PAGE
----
On November 12, 2015, the Malian National Assembly adopted a historic gender quota bill. The new law, which requires that at least 30 percent of elected or appointed officials be women, is a result of concerted action to reverse several years of negative trends in women’s representation in positions of power.
Women’s political participation results in real gains for democracy; yet women’s representation in Mali falls far below the 30 percent mark. Following the 2013 legislative elections, women currently hold only 14 - 9.2 percent - of the seats in the National Assembly, a decrease from 10.2 percent in the previous legislature.
Women’s representation in the National Assembly has been slowly decreasing since its highest level - approximately 12 percent - in the late 1990s. The electoral results in 2013 were something of a wakeup call to Malian men and women who understand the benefits of greater gender equality. Following the election, women and men came together to advocate for a significant change in policy to end the declining numbers of women in elected and appointed positions. Two years of activism persuaded policymakers to act in favor of the quota measure, which passed with an overwhelming majority of 115 voting in favor, 22 voting against, and three abstentions.
The struggle for greater gender equality in Mali traces back to 1962 with the passage of the Family Code (Code de la Famille), a law that reinforced the traditional power of men over women. In 2009 the National Assembly adopted a revision of the Family Code, which promoted women’s empowerment and increased equality between the genders. Then-President Amadou Toumani Touré rejected the new law and sent it back to the legislature for review. Two years later, in 2011 the National Assembly adopted a new Family Code, which subjugates women further than the 1962 law, by for example, formally declaring men to be the head of household. In reaction to the 2011 Family Code, civil society groups took up the cause of establishing greater gender equality into law by applying a quota in government institutions.
Civil society groups joined forces with the Ministry of the Promotion of Women, Children and the Family, and women legislators of the Network of Parliamentary Women (Réseau des Femmes Parlementaires - REFEP) to harmonize their advocacy approach. Together, they organized a national workshop in which women and men from civil society, political parties and government, reached common ground on the key provisions of the bill.
The support of male allies was critical. REFEP members persuaded many of their male colleagues in the National Assembly to back the initiative. Mali’s current President Ibrahim Boubacar Keïta publicly commended the collective effort to advance gender equality and urged the National Assembly to vote in favor of the draft quota law. He also called for a broader inclusion of women in political processes, such as in the government's ongoing peace talks with insurgent rebels in the country’s northern region. The bill’s advocates deliberately avoided partisan and cultural battles, while encouraging negotiation and consensus-building.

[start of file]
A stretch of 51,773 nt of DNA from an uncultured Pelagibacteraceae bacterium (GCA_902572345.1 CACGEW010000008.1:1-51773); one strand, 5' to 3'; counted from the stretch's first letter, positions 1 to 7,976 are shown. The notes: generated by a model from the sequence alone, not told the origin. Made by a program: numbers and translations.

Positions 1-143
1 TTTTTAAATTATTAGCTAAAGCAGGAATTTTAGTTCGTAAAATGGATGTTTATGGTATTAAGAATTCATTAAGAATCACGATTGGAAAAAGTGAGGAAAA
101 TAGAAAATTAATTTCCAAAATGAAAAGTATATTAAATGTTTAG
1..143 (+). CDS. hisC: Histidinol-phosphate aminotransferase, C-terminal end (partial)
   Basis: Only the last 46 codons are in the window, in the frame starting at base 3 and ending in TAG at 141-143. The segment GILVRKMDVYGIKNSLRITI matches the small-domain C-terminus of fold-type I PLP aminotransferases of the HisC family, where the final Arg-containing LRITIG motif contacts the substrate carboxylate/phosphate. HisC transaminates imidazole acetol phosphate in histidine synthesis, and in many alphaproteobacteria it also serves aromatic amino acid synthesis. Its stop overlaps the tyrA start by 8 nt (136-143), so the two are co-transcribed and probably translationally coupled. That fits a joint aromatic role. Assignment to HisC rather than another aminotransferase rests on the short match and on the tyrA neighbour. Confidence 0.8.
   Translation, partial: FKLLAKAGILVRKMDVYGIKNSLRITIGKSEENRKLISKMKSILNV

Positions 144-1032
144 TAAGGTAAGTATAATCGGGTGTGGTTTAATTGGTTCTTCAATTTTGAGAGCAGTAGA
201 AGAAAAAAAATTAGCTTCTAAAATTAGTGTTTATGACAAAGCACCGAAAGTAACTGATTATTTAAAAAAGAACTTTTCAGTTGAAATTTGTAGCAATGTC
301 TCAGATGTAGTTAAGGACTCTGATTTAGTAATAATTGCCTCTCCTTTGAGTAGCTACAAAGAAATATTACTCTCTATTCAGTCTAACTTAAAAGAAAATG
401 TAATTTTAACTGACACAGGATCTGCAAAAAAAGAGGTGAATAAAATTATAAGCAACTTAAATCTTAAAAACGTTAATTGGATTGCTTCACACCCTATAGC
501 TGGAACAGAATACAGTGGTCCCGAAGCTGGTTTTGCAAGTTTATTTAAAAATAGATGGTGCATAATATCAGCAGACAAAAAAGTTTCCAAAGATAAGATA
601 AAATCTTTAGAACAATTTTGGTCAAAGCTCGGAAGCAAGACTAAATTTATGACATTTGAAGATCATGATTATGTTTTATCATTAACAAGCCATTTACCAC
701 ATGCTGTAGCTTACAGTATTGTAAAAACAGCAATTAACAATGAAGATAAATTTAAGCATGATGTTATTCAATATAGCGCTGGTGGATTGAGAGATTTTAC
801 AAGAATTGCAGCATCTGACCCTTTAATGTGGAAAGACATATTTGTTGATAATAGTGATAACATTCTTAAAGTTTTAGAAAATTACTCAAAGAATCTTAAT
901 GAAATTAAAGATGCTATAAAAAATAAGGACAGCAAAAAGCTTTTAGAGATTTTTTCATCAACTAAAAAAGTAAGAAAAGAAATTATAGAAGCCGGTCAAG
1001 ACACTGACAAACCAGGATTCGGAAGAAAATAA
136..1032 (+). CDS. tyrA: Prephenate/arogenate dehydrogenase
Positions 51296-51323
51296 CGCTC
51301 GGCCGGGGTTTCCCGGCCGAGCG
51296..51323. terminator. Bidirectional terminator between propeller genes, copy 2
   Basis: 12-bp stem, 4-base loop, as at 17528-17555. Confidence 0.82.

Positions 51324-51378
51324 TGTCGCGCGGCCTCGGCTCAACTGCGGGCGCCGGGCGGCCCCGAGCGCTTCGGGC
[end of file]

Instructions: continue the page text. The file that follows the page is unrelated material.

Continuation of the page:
Four key elements were responsible for the successful adoption of the recently passed quota bill:
A broad network and consensus among those in the Ministry, civil society organizations, REFEP, and political parties.
REFEP’s extensive lobbying within and beyond the National Assembly
The Ministry’s direct engagement of social and political groups through meetings with major religious, civil society and parliamentary actors to establish common ground.
The support from President Keita.
While representing significant progress, the November 12, 2015 gender quota law is just the first stop on a long road to gender equity in Mali. Now, it is up to civil society, lawmakers and the government to raise awareness, establish rules, implement the legislation and enforce its provisions. In order to achieve genuine gender equality in Mali, it is essential to get buy-in on the quota law from diverse perspectives throughout the country. Toward this end, the Ministry for the Promotion of Women drafted an implementation decree of the quota law. This decree lays out the framework for how the law would be executed. The Ministry for the Promotion of Women is currently holding meetings to gather feedback from various members of Malian society on the draft implementation decree.
Upcoming local and regional elections in Mali will serve as the first application of the quota law. If the new law is successful, we should see a sharp increase in the number of seats held by women in local and regional councils across the country. It will be important for a large number of strong women candidates to compete.
Mali’s success in passing this important piece of legislation is an example of the importance of strategic coalition and consensus building for the adoption of a culturally sensitive law. Learning from the challenges surrounding the adoption of the Family Code in 2011, women activists and their male allies built a broad coalition that included representatives from civil society and the legislature and worked hand in hand with the Ministry for the Promotion of Women, Children and the Family on a joint advocacy strategy. Mali provides a successful model for activists in other countries striving to achieve greater gender equality and access to decision-making for women through the introduction of a gender quota.